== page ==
Jessica Tillipman | Senior Editor
Jessica Tillipman is a senior editor of the FCPA Blog.
She’s the Assistant Dean for Government Procurement Law Studies and Government Contracts Advisory Council Professorial Lecturer in Government Contracts Law, Practice & Policy. She also teaches Anti-Corruption & Compliance, a course that focuses on anti-corruption, ethics, and compliance issues in government procurement, and regularly advises foreign governments and companies on anti-corruption and compliance issues.
Prior to joining GW Law, Dean Tillipman served as a law clerk to the Honorable Lawrence S. Margolis of the U.S. Court of Federal Claims and was an associate at Jenner & Block, where she specialized in Government Contracts and White Collar Criminal Defense.
Dean Tillipman is also a co-chair of the American Bar Association, International Anti-Corruption Committee. She frequently organizes and presents at domestic and international government procurement and anti-corruption conferences and colloquia, and her legal commentary has been featured in numerous domestic and international media outlets. She has also published numerous articles that address legal and policy issues involving anti-corruption, government procurement, white-collar crime, and government ethics law.
Dean Tillipman is a member of the bars of the United States Court of Federal Claims, the state of Virginia, and the District of Columbia. She graduated cum laude from Miami University (Oxford, OH) in 2000 and obtained her JD, with honors, from the George Washington University Law School in 2003.
I recently read a Wall Street Journal article which discussed a $4.5 million award issued by the SEC to a whistleblower. The agency granted the award pursuant to a rule designed to incentivize internal reporting by whistleblowers who also report to the SEC within 120 days.
On June 28, the U.S. Securities and Exchange Commission proposed amendments to its whistleblower award program and requested comments from the public.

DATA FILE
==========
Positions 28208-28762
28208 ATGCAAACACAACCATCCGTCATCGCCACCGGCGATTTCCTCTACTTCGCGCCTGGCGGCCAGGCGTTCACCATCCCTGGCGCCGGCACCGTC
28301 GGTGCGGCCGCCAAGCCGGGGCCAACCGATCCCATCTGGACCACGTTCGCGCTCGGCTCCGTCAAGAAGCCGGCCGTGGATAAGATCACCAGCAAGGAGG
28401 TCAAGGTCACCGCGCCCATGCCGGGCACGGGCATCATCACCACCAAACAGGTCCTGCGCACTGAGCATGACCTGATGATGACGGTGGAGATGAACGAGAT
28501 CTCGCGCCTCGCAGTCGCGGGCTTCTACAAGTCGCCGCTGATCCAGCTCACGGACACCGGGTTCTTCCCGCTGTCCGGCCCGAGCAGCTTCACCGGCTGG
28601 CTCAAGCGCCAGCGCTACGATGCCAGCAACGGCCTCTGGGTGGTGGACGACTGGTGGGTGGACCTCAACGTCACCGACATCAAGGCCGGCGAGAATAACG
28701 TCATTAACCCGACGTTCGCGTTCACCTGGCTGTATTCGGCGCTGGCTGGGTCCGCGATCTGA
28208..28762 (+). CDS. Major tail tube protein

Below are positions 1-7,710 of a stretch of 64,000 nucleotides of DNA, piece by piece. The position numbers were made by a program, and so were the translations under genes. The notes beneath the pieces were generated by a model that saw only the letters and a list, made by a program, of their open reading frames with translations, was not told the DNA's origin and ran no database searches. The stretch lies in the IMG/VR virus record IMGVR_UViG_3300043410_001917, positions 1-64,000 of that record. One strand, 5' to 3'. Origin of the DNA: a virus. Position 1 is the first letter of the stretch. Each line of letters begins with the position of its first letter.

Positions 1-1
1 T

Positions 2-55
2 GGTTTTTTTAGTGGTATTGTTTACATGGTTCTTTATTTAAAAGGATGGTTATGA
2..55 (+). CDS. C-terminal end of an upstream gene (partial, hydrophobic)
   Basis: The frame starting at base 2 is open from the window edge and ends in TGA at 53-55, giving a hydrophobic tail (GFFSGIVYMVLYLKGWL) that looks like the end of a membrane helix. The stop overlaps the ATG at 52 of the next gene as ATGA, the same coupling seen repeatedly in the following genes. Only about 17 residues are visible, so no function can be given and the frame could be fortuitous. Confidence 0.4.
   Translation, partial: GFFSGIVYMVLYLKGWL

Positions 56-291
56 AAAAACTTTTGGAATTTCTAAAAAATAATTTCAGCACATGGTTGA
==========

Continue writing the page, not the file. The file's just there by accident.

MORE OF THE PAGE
Few corporations are willing to risk the extensive legal costs, reputational damage, and potentially devastating collateral consequences of a trial. Thus, unsurprisingly, corporate settlements have proliferated in recent years, becoming a staple of the U.S. criminal justice system.
According to Good Jobs First’s “Violation Tracker,” since 2000, HSBC has accrued $4.8 billion in penalties in 23 criminal and civil enforcement actions.
The FCPA Blog’s post Wednesday about important cases mentioned Telia, Siemens, TSKJ, The Africa Sting, and U.S. v. Kay. For the reasons set out in the post, those are all good candidates. But for me, hands down, the most important case is Siemens.
The nation collectively gasped last week when the media reported that the IRS awarded Equifax a $7.25 million sole source contract to “verify taxpayer identities and help prevent fraud.”
It’s a phrase every compliance officer or compliance consultant is familiar with: “This is how we have always done it.”
The DOJ’s Yates Memo is nearly a year old. The anti-corruption and compliance communities are still wondering what impact it will have on individual responsibility for white collar crimes. That in turn has brought more interest about past prison sentences for FCPA offenses and what future defendants might expect when sentenced.
Last week, the U.S. Interagency Suspension & Debarment Committee (ISDC) released its FY2015 report. The annual report to Congress describes the status of the U.S. suspension and debarment system.
In January, CBS’s 60 Minutes aired Anonymous, Inc. in which a person with Global Witness, pretending to be a lawyer representing a minister from a poor West African country, sought legal advice about investing millions of dollars into the United States.